When staff apply for a camp job, they do not know they will be exposed to other skills such as crowd control, food service, transportation, purchasing, behavior management, construction, teaching, acting, or participating in numerous program activities. In a sense, they view their job through a myopic lens and do not initially understand the complexity of camper development. Good supervisors take the time to explain how procedures work, but often putting context to content is left to chance. For staff to be confident about working with more responsibility, camp leaders need to frame activities so additional skills can be tested.

A critical part of letting staff try new roles is explaining what happens if things do not go as expected. If staff perceive their efforts as failure, then their motivation to try again may be reduced. If you incorporate positive reinforcement in your training, you can add what the anticipated parameters for success will look like. Tell staff they cannot fail. Remind them that all activities have a beginning and an end. Random, unexpected things can happen before, during, or after an event. Sometimes this changes the outcome, but regardless of what happens, significant learning takes place. You should explain there is no such thing as failure, only opportunities to learn. Then debrief each scenario by talking about what happened and how they can improve their process moving forward.

This task becomes easier when you examine how the business employability framework reflects crucial skills taught in camp. Typical career readiness skills include an evaluation of interpersonal skills, technology use, systems thinking, communication skills, critical thinking, personal qualities, etc. Think of these topics as an outer rim to a big wheel surrounding the concept of employment.

Camps can further divide these topics into three main areas that form a smaller inner circle around employment just inside the outer rim — think archery target. The areas that form the inner circle are building effective relationships, workplace skills, and applied knowledge.

The easiest way to target a skill is to first draw a line from employment to the inner circle, then draw another line to the outer rim. Each topic on the smaller rim will relate to several skills on the outer rim, so your lines may end up being diagonal (see Figure 1). Once you know how each skill relates to employment, you can include opportunities for staff to practice by allowing them to expand on traditional roles.

For example, let's say you want staff to work on "interpersonal skills" from the outer rim. Your activity is a camp-wide special event that is usually only organized by administrative staff. Because interpersonal skills fall under the heading of "building effective relationships" (from the smaller circle), you simply add the responsibility of promoting teamwork, resolving conflicts, or teaching staff how to respect each other's differences to the program outline. This way, you can help staff work on gaining the valuable skills needed to help with career advancement.

Work readiness is what employers seek, and all too often employees are applying for jobs without these skills. Research from the Weldon Cooper Center for Public Service backs up this finding by listing some of the skill deficiencies lacking in entry-level employees. While critical thinking and positive work ethic head the list, other topics in the top five were initiative/self-direction, time/task management, and speaking/listening (Crespin, 2018). It is clear from the results that employers believe integrity, work ethic, reasoning, and good communication are the most important skills needed for entry-level workers.

Part of the challenge for camp professionals is to address these needs knowing staff have different types of personalities. No dream team is made up of people with the exact same skill set, so you need to look beyond the type A candidates and incorporate staff who can contribute to a team. Camp leaders need to pick out the following personality traits and find the parallel camp/work responsibilities that will coincide with each task.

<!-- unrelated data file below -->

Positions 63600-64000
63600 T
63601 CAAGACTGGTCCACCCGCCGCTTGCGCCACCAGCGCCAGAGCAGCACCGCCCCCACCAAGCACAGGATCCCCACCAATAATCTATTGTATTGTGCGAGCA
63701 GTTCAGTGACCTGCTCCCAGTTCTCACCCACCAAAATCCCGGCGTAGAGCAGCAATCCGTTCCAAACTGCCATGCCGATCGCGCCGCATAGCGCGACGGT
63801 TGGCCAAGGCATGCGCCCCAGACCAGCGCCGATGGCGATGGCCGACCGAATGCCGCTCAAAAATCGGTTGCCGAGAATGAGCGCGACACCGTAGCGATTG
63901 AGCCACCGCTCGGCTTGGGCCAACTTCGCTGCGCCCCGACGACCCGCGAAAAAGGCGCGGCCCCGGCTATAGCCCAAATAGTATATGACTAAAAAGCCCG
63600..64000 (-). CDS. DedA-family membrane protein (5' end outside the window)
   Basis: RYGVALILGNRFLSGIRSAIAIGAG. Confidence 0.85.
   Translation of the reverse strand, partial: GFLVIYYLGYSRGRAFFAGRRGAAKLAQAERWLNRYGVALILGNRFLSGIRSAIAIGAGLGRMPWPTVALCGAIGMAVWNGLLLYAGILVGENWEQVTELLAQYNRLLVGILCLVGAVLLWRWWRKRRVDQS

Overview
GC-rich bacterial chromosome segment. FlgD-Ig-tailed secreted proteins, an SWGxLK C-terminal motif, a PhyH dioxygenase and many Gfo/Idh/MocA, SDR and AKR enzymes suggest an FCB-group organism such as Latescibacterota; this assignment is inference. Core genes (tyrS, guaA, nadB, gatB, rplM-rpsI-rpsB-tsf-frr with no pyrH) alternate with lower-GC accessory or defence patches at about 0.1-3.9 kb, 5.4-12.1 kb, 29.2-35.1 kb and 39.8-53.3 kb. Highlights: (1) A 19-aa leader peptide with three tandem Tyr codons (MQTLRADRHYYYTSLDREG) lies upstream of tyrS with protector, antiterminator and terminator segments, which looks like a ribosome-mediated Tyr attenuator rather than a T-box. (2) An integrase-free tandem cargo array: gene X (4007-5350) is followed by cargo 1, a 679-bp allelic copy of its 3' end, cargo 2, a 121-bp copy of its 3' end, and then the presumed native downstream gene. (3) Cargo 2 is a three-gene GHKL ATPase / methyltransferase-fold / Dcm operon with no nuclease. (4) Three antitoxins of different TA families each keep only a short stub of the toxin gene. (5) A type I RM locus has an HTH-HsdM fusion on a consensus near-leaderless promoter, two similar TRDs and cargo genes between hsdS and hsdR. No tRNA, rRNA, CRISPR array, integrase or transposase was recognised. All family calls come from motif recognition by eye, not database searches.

Introverts are often good listeners who have focus and can stay calm under pressure. People who like to encourage others can support everyone around them by being the glue of the group. It is nice to sometimes get a friendly gesture at the end of a meeting because it puts value with purpose. Some staff are straightforward in their delivery, and this can be helpful when deadlines are approaching or you need more resources. Flexible personalities are adaptable and open-minded about accomplishing tasks.

One of the megatrends now is how employees get along with their employer. Camp can improve the employment landscape by helping staff to practice job-ready skills in a controlled environment. Start your camp staff small with easy tasks that have low consequence. The goal is for each staff person to be able to manage a task in the workforce because they have already practiced in a low-stress situation.

Camps produce professionals in all aspects of life. Sometimes staff come to camp with inherent leadership abilities and other times they learn to be great. With intent and purpose, camp can teach many more staff how to be ready for employment. Finding ways to articulate camp-work crossover skills will benefit all staff regardless of personality type. When this is done effectively, staff will feel empowered to lead others in new situations because of what they learned at camp.
 

Questions to Consider in Teaching Crossover Skills at Camp

  • What does work readiness look like to you?
  • What camp-work crossover skills could be easily implemented into your program?
  • What types of skills are you camp staff exposed to that they may not recognize as valuable?
  • What happens if staff try new leadership techniques and they are unsuccessful?

References

  • ACT. (2019). ACT college and career readiness. Retrieved from act.org/content/act/en/college-and-career-readiness.html
  • American Camp Association. (2019). Strategic plan. ACA. Retrieved from ACAcamps.org/about/who-we-are/strategic-plan
  • Crespin, K. P. (2018). Framework for the future: Workplace readiness skills in Virginia. Weldon Cooper Center for Public Service, University of Virginia. Retrieved from cteresource.org/wrs/wrs_summary_report_2018-08-31.pdf


Greg Cronin, MPA, CCD, of GC Training Solutions, is a certified camp director, former ACA National Board Member, 29-year ACA section board member, and author. With more than 35 years of staff training experience, he works with camps, schools, churches, and businesses nationwide. Contact Greg at gregcroninva@gmail.com.

Photo courtesy of Overland Summers, Williamstown, Massachusetts.